He was discovering a different side to himself that included a lot less screaming and a lot less toxicity. After a long campaign from his fans, Riot games reviewed his case and lifted his League of Legends ban.

Steinkamp returned to League of Legends in January 2018 to a resounding 382,000 viewers, completely obliterating all viewership records on Twitch at the time, and even causing the site momentarily crash. Since then, he’s managed to remain on top, and mostly stay out of trouble.

Tyler1’s Twitch channel currently has almost 2.5 million followers, almost 7,500 subscribers, and streams to an average of 20,000 followers. His YouTube channel is currently at 1.75 million subscribers, exhibiting stable growth that mirrors that of his Twitch channel.

Tournament Rankings 

Tyler1 has never formed part of a pro-team, and we doubt that his particular personality would really lend itself to the social dynamics of being a permanent team member.

He did, however, participate in two competitive events in 2018, albeit in show matches: The WWE vs. NXT Showmatch and the NA LCS 2018 Summer Playoffs Showmatch. He and his team for the day managed to snatch the victory from WWE in the WWE vs. NXT Showmatch, but wasn’t able to lead team Throw Machine Gaming to victory against the Meme Stream Dream Team in the LCS Summer Playoffs Showmatch.


Tyler1’s net worth is speculated to be at somewhere around $4 million at the time of writing, with his income being split across a few different revenue streams.

As we said above, Tyler1’s twitch channel has around 7,500 paid subscribers, with the minimum amount of money that streamers earn per subscriber being $2.50 per month. This would mean that he earns at least $18,750 a month (or $225,000 a year), with that number possibly going all the way up to $22,455 a month (or $269,500 a year) depending on his deal with Twitch.

In addition to that, it’s estimated that he earns a similar amount in advertising revenue from Twitch. Twitch streamers also earn money from Cheers and donations from their fans. While there’s no way to get an exact figure on this bar the streamer themselves disclosing that information, we estimate that Tyler1 likely earns around $20,000 a month (or $120,000 a year) from Cheers and donations based on his average viewer count of 20,000.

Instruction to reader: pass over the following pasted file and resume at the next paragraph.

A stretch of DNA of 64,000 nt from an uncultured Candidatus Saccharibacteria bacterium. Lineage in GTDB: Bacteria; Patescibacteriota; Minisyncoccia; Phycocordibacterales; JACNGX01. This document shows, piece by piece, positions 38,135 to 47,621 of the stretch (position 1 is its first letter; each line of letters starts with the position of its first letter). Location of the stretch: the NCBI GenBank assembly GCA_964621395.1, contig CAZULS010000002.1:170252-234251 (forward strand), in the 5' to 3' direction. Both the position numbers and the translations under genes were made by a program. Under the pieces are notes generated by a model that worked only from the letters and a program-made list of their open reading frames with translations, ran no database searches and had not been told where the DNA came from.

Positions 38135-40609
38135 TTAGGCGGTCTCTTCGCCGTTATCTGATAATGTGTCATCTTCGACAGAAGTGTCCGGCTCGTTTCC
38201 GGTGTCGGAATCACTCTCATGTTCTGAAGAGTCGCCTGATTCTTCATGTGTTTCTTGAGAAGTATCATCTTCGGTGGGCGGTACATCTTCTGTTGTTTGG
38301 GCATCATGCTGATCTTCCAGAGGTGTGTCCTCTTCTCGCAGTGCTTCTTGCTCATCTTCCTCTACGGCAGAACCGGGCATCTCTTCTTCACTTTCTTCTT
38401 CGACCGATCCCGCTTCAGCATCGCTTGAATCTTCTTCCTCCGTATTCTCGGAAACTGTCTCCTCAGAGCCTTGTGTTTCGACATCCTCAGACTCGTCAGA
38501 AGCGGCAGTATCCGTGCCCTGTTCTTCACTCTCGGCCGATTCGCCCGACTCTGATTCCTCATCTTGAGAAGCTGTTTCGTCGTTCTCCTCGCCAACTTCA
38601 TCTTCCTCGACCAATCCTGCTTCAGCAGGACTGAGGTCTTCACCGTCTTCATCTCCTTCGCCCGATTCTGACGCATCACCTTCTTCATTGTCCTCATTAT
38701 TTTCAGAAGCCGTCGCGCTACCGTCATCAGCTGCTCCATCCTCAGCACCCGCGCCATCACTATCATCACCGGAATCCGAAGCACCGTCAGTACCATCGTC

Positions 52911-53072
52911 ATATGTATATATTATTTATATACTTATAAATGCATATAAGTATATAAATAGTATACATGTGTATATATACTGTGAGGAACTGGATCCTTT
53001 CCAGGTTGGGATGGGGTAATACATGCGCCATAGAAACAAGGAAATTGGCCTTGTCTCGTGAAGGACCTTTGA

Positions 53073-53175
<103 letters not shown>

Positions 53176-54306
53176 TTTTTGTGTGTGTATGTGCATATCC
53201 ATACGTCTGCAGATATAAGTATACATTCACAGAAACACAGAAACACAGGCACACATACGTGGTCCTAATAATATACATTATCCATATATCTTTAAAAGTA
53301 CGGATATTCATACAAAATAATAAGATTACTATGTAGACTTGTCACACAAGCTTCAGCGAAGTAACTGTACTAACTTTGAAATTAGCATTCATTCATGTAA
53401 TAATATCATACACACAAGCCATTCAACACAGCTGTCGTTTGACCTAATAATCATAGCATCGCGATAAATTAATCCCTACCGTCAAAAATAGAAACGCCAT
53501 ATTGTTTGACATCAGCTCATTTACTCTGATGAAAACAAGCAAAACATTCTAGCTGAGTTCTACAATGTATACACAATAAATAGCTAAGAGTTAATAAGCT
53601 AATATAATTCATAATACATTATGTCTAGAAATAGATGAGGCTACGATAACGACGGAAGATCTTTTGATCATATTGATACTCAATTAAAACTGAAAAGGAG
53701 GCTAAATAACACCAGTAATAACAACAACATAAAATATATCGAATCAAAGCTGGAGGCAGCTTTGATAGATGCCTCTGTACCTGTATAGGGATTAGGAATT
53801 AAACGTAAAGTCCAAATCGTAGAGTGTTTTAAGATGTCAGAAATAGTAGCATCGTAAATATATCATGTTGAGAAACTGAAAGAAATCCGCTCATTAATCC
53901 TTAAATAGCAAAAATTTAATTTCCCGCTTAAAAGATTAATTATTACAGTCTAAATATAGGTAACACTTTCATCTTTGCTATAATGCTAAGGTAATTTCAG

In addition to his Twitch channel, Tyler1 also has a successful YouTube channel which is well on its way to hitting the 2 million subscriber mark soon. His channel averages around 115,000 video views a day, which would mean an approximate earnings of $201 per day, or just under $75,000 a year in YouTube ad revenue.

Hugely popular influencers like Tyler1 typically also earn money from things such as brand deals, product placements, and being paid to show up at events. It’s still unknown how much Tyler1 earns from these sources, but an influencer with his popularity is likely to be able to charge quite a bit.

Games & Betting

Tyler1 is almost synonymous with League of Legends, the smash-hit MOBA (multiplayer online battle arena) title that dominates the global eSports scene. There are dozens of major-league and pro events every year, and League of Legends has an exceptionally robust and thriving eSports betting community. Click here to head to our League of Legends overview and betting guide to find out how you can get in on the action yourself.

During his League of Legends ban Tyler1 tried out some other popular eSports titles too. The game he put the most time into (and got his account voice-banned for 10 years) is Overwatch, the hero-shooter which launched in 2016 and launched a massive eSports scene almost immediately after. Head here to read our Overwatch game overview and betting guide to get some tips on how to start placing bets on Overwatch tournaments and pro-events.
Another game that Tyler1 excelled at outside of League of Legends was the hit battle royale title PlayerUnknown’s Battlegrounds. The game organises players into groups of 100 and puts them on an island with one goal: only one man can be left standing. Our PlayerUnknown’s Battlegrounds game overview and betting guide goes into plenty of detail about the gameplay and offers some unique tips to help with placing successful bets, click here to read more.